Vertex Pharmaceuticals has set the stage for an ambitious Phase III program for its combo approach matching the experimental VX-809 and Kalydeco for cystic fibrosis. And if it can stick with the plan, Vertex ($VRTX) will cut a short path directly to an approval for the groundbreaking combo.
Already tapped by the FDA as two of its first drugs to win the agency's coveted "breakthrough" status--aimed at speeding development of truly innovative medicines--the Cambridge, MA-based developer says it is prepping a pair of late-stage studies that will enroll 1,000 patients age 12 and older in 200 sites to test two doses over 24 weeks. Patients will have two copies of the F508del mutation in the CFTR gene. And it's also planning a safety and pharmacokinetics study for a group of 6 to 11-year-olds to be used for registration in the U.S. and food for discussion with European regulators.
"This Phase III development program is a significant advance in our efforts to develop new medicines that treat the underlying cause of cystic fibrosis for people with the most common type of the disease," said Robert Kauffman, the chief medical officer at Vertex. "Importantly, these studies will evaluate two doses of VX-809 in combination with ivacaftor (Kalydeco) for 24 weeks, and pending data, enable submissions to U.S. and European regulatory authorities. People with CF are in urgent need of new treatments, and we are committed to advancing this combination through Phase III development as quickly as possible."
The 809/Kalydeco combo includes all the features that the FDA loves to see, with Vertex building on its successful work with Kalydeco to vastly expand its reach. Patients on Kalydeco and a 600 mg dose of VX-809 demonstrated a 3.4% improvement in lung function over baseline in a Phase II study that read out last fall, while patients in the placebo arm experienced a 3.3% drop through the 8th week. Analysts also speculated that a higher dose could improve that modest though significant performance. In the upcoming study Vertex investigators will test a 600 mg QD dose as well as 400 mg twice a day.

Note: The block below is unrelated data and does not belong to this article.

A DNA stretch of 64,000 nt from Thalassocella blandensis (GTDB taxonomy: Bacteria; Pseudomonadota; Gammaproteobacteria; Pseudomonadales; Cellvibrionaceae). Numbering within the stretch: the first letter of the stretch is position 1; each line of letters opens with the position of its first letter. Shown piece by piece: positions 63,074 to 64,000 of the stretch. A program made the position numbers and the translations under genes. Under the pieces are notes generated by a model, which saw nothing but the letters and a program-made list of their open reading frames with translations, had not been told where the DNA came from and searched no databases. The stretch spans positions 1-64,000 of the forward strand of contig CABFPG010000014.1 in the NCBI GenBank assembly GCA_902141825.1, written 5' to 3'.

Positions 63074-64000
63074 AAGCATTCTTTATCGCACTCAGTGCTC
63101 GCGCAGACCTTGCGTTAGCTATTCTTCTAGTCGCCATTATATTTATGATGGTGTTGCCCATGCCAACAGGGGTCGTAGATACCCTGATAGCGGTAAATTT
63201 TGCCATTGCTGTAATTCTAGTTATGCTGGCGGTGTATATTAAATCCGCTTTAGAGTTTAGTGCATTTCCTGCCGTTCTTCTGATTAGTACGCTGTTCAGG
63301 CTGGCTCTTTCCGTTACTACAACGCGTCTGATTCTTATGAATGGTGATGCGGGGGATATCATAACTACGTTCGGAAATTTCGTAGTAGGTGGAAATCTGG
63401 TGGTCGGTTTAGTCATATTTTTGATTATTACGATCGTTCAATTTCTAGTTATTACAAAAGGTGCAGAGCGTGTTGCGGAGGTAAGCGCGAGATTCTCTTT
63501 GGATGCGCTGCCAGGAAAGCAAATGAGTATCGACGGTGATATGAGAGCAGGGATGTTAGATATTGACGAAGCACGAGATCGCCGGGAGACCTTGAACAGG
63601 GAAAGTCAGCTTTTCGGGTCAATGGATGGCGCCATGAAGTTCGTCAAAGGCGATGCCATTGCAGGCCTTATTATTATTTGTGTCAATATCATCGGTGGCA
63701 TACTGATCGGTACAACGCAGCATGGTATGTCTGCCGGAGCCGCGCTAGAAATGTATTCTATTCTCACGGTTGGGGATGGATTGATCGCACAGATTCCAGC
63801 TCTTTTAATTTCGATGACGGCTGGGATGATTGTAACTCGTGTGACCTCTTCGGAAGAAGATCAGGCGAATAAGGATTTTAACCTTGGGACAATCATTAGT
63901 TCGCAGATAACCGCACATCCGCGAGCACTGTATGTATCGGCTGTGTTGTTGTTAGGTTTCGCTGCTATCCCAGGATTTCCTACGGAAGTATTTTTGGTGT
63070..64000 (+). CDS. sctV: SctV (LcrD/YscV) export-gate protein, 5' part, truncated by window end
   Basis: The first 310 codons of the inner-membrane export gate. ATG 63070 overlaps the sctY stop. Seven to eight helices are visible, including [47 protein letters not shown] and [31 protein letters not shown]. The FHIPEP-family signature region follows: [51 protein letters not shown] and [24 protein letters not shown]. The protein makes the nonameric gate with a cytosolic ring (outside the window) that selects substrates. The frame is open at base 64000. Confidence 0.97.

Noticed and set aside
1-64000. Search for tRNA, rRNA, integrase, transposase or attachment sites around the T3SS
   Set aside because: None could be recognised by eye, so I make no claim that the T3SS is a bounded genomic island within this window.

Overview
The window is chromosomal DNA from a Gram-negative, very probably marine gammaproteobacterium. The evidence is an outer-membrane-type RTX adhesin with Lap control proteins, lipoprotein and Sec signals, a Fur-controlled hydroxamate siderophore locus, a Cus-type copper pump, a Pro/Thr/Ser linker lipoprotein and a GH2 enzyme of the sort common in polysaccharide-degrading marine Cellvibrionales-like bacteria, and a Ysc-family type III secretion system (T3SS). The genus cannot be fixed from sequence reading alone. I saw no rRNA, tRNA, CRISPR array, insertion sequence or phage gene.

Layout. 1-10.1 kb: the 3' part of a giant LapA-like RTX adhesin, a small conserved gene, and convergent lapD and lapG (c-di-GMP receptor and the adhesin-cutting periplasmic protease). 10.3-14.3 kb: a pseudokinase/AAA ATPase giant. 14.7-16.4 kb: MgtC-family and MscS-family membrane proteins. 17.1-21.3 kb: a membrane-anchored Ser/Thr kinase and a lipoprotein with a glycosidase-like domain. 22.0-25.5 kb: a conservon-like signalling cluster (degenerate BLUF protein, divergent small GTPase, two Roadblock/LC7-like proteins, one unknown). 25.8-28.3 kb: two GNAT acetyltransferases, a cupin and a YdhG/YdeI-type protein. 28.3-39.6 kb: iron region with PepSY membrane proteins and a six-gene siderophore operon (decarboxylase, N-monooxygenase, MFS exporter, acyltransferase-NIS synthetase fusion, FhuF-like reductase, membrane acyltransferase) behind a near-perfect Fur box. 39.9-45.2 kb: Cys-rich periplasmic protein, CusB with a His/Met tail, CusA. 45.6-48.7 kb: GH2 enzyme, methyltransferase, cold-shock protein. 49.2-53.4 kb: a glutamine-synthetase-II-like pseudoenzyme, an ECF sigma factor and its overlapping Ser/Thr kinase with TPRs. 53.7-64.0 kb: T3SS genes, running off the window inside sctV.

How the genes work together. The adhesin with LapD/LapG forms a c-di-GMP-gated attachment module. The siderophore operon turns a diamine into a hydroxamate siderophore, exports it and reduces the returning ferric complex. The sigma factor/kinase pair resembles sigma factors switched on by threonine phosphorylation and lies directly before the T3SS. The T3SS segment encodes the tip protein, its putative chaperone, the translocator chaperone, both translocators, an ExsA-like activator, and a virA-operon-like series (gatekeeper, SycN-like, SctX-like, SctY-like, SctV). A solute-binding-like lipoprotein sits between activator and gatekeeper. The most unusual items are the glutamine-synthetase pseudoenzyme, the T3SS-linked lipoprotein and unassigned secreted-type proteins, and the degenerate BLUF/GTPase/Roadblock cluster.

The CF program is crucial for Vertex, which developed a breakthrough hepatitis C therapy only to see sales begin to shrivel as next-gen, interferon-free programs journey through late-stage studies.
In a statement, ISI Group analyst Mark Schoenebaum quickly zeroed in on two key reveals in Tuesday's release: "Phase III design includes the higher dose of 400mg twice per day and (2) new data from the phase II cohort on this dose (looks generally similar to 600mg once a day). Overall, we are pleased that the data provided seem to indicate the higher dose has similar activity to the 600mg dose (our opinion will be controversial, however, for reasons seen below). At the very least, a worst-case scenario of 'no activity' has clearly been avoided--some Street observers worried about this since VRTX has had the data in house for several weeks and elected not to disclose (until now). Our best guess is stock is flattish on this as Street awaits the 'all-important' 661+Kalydeco data later this half. If the phase 3 is ultimately successful (late 2013/early 2014), upside for this stock could exceed anything in our coverage universe. But, with that upside risk comes downside risk as well. We remain Buy rated on Vertex, but admit it's quite binary and not for everyone."
- here's the release